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Re: "ocaml_beginners"::[] What is the best way to code this data structure?

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  • Dan Bensen
    ... That s what I wrote in my second response. You can ignore the first one. ... Your solution is okay. The problem is messy. [Non-text portions of this
    Message 1 of 12 , Oct 31, 2012
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      > No, X, O, and S are different types of data.

      That's what I wrote in my second response.
      You can ignore the first one.

      > What I suggested in my initial email
      > ... seems unnecessarily messy.

      Your solution is okay. The problem is messy.


      [Non-text portions of this message have been removed]
    • Gabriel Scherer
      I m fine with your solution (sometimes it s a good choice to get weaker static guarantees for less conceptual complexity), but I would like to point out that
      Message 2 of 12 , Nov 1, 2012
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        I'm fine with your solution (sometimes it's a good choice to get
        weaker static guarantees for less conceptual complexity), but I would
        like to point out that the polymorphic variant solution suggested by
        Lukasz should work as well, and propose a simpler solution based on
        irregular recursion:

        Lukasz-inspired solution:

        type ('x, 'o) lu = [ `X of 'x * ('x, 'o) ld | `S ]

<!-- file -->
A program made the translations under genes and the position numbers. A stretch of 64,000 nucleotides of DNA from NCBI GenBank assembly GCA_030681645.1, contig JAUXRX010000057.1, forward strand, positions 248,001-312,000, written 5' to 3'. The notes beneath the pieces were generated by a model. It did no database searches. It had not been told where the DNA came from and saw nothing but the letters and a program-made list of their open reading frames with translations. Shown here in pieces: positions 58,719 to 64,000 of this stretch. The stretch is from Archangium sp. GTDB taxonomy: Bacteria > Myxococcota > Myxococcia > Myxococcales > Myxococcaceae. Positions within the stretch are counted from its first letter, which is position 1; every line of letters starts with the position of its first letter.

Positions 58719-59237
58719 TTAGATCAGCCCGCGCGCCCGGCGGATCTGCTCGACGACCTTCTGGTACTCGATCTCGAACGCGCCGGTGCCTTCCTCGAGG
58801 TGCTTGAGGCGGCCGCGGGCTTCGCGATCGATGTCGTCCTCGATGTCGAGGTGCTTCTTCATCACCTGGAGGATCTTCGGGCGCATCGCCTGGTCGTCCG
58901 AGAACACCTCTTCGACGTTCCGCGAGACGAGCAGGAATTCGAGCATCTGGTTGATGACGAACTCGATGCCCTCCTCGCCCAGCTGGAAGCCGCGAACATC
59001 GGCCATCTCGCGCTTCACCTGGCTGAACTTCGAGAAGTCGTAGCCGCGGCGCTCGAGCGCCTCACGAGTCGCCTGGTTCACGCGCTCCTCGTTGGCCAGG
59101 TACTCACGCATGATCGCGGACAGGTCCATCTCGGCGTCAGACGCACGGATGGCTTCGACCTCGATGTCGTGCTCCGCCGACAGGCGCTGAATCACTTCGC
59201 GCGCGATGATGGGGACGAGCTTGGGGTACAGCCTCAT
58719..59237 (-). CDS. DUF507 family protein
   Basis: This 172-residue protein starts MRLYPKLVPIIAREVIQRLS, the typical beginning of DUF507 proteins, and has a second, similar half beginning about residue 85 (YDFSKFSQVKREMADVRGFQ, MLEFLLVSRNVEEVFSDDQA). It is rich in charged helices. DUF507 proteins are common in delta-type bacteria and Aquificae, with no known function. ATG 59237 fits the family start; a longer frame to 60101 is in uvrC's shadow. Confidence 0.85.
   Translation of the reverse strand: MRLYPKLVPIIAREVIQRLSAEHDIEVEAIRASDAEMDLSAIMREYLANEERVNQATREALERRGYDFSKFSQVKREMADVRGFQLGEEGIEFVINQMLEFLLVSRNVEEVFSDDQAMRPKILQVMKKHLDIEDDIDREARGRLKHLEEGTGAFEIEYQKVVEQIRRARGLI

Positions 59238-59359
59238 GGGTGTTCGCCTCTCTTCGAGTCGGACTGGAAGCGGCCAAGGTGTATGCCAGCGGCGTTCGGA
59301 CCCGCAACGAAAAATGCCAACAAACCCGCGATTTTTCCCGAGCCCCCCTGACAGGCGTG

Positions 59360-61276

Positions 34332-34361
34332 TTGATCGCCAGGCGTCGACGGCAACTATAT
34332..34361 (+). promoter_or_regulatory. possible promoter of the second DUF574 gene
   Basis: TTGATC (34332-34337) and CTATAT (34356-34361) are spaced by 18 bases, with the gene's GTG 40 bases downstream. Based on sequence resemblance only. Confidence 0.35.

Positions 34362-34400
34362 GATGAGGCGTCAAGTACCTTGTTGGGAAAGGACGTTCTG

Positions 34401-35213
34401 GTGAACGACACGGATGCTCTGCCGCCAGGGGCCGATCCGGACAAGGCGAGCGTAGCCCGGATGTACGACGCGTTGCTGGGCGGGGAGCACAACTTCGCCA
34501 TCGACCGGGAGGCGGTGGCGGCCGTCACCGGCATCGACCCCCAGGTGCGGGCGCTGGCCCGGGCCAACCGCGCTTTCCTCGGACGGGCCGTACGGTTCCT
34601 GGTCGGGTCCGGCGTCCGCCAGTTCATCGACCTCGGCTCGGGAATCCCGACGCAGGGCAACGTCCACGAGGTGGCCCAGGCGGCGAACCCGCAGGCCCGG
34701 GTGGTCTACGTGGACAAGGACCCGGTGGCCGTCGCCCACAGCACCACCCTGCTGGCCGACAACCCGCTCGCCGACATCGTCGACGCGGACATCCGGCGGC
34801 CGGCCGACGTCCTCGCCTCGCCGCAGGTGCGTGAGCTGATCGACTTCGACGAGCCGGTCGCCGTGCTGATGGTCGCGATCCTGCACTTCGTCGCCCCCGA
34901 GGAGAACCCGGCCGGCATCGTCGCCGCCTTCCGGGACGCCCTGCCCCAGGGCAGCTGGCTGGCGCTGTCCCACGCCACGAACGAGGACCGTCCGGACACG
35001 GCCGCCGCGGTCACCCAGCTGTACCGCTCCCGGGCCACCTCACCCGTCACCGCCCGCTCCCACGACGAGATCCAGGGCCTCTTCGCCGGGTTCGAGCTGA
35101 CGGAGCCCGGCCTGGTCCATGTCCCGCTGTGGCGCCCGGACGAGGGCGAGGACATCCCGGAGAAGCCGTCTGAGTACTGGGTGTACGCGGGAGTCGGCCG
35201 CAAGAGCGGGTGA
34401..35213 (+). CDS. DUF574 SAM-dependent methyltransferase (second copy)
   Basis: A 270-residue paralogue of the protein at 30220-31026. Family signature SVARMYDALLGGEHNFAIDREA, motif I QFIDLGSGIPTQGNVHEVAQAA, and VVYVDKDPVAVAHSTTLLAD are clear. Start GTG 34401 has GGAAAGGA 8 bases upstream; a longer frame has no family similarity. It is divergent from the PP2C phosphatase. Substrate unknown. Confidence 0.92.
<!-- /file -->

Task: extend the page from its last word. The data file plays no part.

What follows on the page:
and ('x, 'o) ld = [ `O of 'o * ('x, 'o) ld | `S ]

        let rec iter doX doO doXS doOS = function
        | `S -> ()
        | `X (x, `S) -> doXS x
        | `O (o, `S) -> doOS o
        | `X (x, rest) -> doX x; iter doX doO doXS doOS rest
        | `O (o, rest) -> doO o; iter doX doO doXS doOS rest

        let () = iter print_int print_string (Printf.printf "%d\n") print_endline
        (`X (1, `O ("o", `X (2, `O ("oo", `S)))))


        Irregular recursive datatype:

        type ('x, 'o) alterning =
        | Stop
        | One of 'x * ('o, 'x) alterning

        (* abbreviation just to have a shorter signature *)
        type 't u = 't -> unit

        let rec iter : 'x 'o. 'x u -> 'o u -> 'x u -> 'o u -> ('x, 'o) alterning u =
        fun do1 do2 do1S do2S ->
        function
        | Stop -> ()
        | One (x, Stop) -> do1S x
        | One (x, rest) -> do1 x; iter do2 do1 do2S do1S rest

        let () = iter print_int print_string (Printf.printf "%d\n") print_endline
        (One (1, One ("o", One (2, One ("oo", Stop)))))

        The recursion pattern here is "irregular" because the recursive
        occurence of "alternating" is done at a different type from its
        definition (('o, 'x) vs. ('x, 'o)). The corresponding "iter" function
        is therefore a so-called "polymorphic recursion", which does something
        non-obvious with typing, and needs an explicit polymorphic annotation
        (added since OCaml 3.12) to proceed.
        (In slightly more details, the way recursive function are inferred in
        ML is to pick a monomorphic type for them, type their body, and then
        generalize what can be generalize; doing this on a function that calls
        itself at a type different than its declaration will result in too
        much unification and a weaker type than you want.)

        On Thu, Nov 1, 2012 at 1:28 AM, Dan Bensen <danbensen@...> wrote:
        >> No, X, O, and S are different types of data.
        >
        > That's what I wrote in my second response.
        > You can ignore the first one.